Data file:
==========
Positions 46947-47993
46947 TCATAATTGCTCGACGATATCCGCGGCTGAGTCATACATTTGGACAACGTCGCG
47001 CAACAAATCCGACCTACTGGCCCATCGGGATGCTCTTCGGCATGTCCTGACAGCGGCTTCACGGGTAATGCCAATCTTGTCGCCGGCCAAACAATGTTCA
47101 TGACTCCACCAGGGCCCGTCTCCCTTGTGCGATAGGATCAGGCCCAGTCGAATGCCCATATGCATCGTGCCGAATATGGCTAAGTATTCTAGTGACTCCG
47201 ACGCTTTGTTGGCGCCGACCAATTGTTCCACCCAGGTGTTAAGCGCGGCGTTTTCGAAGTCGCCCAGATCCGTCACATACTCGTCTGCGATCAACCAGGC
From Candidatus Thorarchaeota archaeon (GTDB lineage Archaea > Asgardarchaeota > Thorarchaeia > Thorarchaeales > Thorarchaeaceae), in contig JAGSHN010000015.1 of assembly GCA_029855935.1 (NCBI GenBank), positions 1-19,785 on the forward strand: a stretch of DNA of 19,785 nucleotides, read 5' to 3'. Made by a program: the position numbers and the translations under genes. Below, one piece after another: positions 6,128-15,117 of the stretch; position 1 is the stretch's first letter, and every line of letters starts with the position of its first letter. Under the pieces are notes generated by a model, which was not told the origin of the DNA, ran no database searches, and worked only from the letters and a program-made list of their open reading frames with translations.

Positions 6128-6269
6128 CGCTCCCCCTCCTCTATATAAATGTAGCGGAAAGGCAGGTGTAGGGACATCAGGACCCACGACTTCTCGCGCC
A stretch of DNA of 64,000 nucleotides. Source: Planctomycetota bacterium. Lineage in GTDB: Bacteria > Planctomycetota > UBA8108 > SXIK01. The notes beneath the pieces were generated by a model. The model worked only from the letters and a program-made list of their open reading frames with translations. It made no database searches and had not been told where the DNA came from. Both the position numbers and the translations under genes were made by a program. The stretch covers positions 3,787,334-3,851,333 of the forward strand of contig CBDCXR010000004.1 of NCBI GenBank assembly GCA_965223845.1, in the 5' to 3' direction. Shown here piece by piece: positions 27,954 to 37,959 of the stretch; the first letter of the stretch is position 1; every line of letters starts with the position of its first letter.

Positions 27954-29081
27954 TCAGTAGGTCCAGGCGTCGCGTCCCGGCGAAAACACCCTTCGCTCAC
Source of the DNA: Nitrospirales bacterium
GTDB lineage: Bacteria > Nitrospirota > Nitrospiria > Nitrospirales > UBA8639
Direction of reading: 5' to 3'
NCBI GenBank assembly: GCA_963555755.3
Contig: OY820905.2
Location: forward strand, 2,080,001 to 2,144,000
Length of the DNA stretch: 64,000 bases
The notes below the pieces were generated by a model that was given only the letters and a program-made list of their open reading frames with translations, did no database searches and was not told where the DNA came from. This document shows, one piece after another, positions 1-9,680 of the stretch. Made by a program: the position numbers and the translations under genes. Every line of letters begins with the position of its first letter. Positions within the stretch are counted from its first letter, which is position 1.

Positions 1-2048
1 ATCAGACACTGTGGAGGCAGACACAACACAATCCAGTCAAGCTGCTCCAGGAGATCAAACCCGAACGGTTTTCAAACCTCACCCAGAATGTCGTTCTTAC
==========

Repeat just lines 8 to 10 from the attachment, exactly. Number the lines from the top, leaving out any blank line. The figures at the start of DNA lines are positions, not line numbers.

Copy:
6128 CGCTCCCCCTCCTCTATATAAATGTAGCGGAAAGGCAGGTGTAGGGACATCAGGACCCACGACTTCTCGCGCC
A stretch of DNA of 64,000 nucleotides. Source: Planctomycetota bacterium. Lineage in GTDB: Bacteria > Planctomycetota > UBA8108 > SXIK01. The notes beneath the pieces were generated by a model. The model worked only from the letters and a program-made list of their open reading frames with translations. It made no database searches and had not been told where the DNA came from. Both the position numbers and the translations under genes were made by a program. The stretch covers positions 3,787,334-3,851,333 of the forward strand of contig CBDCXR010000004.1 of NCBI GenBank assembly GCA_965223845.1, in the 5' to 3' direction. Shown here piece by piece: positions 27,954 to 37,959 of the stretch; the first letter of the stretch is position 1; every line of letters starts with the position of its first letter.

Positions 27954-29081